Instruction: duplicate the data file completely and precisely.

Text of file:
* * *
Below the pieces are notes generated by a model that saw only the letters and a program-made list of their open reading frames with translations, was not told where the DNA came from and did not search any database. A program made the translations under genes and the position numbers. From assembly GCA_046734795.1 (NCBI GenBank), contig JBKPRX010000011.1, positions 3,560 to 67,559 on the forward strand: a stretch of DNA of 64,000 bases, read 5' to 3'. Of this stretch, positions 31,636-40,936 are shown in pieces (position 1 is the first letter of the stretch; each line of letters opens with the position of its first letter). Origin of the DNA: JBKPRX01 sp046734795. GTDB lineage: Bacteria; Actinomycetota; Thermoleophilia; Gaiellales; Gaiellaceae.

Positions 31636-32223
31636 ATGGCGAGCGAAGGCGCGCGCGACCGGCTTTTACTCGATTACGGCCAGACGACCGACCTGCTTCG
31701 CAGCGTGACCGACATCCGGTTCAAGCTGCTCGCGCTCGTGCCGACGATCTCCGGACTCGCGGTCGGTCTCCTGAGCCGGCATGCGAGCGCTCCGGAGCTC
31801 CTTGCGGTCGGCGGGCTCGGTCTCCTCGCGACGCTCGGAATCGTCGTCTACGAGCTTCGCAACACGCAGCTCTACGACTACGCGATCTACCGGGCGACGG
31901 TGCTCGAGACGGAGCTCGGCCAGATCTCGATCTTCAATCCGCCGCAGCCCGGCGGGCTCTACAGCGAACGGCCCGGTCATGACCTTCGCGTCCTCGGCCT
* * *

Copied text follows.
Below the pieces are notes generated by a model that saw only the letters and a program-made list of their open reading frames with translations, was not told where the DNA came from and did not search any database. A program made the translations under genes and the position numbers. From assembly GCA_046734795.1 (NCBI GenBank), contig JBKPRX010000011.1, positions 3,560 to 67,559 on the forward strand: a stretch of DNA of 64,000 bases, read 5' to 3'. Of this stretch, positions 31,636-40,936 are shown in pieces (position 1 is the first letter of the stretch; each line of letters opens with the position of its first letter). Origin of the DNA: JBKPRX01 sp046734795. GTDB lineage: Bacteria; Actinomycetota; Thermoleophilia; Gaiellales; Gaiellaceae.

Positions 31636-32223
31636 ATGGCGAGCGAAGGCGCGCGCGACCGGCTTTTACTCGATTACGGCCAGACGACCGACCTGCTTCG
31701 CAGCGTGACCGACATCCGGTTCAAGCTGCTCGCGCTCGTGCCGACGATCTCCGGACTCGCGGTCGGTCTCCTGAGCCGGCATGCGAGCGCTCCGGAGCTC
31801 CTTGCGGTCGGCGGGCTCGGTCTCCTCGCGACGCTCGGAATCGTCGTCTACGAGCTTCGCAACACGCAGCTCTACGACTACGCGATCTACCGGGCGACGG
31901 TGCTCGAGACGGAGCTCGGCCAGATCTCGATCTTCAATCCGCCGCAGCCCGGCGGGCTCTACAGCGAACGGCCCGGTCATGACCTTCGCGTCCTCGGCCT